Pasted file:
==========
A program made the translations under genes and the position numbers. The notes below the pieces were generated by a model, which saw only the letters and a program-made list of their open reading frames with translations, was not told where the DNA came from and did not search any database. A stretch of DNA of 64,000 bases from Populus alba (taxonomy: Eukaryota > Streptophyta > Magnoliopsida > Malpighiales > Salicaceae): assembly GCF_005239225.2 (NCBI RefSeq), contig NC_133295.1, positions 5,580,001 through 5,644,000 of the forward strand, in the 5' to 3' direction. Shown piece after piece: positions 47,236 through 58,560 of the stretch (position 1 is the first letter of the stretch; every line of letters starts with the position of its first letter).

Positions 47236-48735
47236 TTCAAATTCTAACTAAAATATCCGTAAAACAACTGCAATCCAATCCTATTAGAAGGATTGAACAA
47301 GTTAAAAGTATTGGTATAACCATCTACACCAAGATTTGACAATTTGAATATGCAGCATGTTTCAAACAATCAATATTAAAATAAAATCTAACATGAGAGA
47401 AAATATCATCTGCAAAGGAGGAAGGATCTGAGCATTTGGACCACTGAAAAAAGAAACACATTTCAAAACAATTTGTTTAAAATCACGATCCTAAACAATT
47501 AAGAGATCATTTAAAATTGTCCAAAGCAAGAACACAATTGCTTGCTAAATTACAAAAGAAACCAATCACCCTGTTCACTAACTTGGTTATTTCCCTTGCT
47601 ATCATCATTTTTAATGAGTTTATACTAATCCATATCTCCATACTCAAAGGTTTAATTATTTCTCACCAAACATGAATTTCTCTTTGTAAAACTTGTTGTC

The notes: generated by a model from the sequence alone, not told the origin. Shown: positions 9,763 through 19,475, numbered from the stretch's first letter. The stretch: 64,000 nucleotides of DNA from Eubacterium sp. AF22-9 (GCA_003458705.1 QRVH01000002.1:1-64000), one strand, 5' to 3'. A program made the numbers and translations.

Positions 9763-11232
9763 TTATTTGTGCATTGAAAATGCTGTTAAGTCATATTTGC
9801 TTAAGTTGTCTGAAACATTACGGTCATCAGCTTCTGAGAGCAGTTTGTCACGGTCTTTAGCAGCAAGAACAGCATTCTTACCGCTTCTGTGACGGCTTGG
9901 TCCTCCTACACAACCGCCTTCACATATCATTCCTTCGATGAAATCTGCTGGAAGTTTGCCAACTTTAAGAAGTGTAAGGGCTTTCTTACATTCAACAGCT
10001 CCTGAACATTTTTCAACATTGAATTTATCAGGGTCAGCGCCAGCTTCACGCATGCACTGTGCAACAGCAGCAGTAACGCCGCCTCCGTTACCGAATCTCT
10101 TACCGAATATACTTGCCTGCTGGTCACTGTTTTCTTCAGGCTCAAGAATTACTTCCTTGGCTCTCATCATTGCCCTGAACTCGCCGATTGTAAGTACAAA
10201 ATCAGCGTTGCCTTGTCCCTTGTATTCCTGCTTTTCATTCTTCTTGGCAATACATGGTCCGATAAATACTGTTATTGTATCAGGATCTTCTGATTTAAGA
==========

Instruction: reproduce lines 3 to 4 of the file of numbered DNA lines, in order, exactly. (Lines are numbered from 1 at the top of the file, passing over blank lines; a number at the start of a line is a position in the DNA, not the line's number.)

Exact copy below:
47236 TTCAAATTCTAACTAAAATATCCGTAAAACAACTGCAATCCAATCCTATTAGAAGGATTGAACAA
47301 GTTAAAAGTATTGGTATAACCATCTACACCAAGATTTGACAATTTGAATATGCAGCATGTTTCAAACAATCAATATTAAAATAAAATCTAACATGAGAGA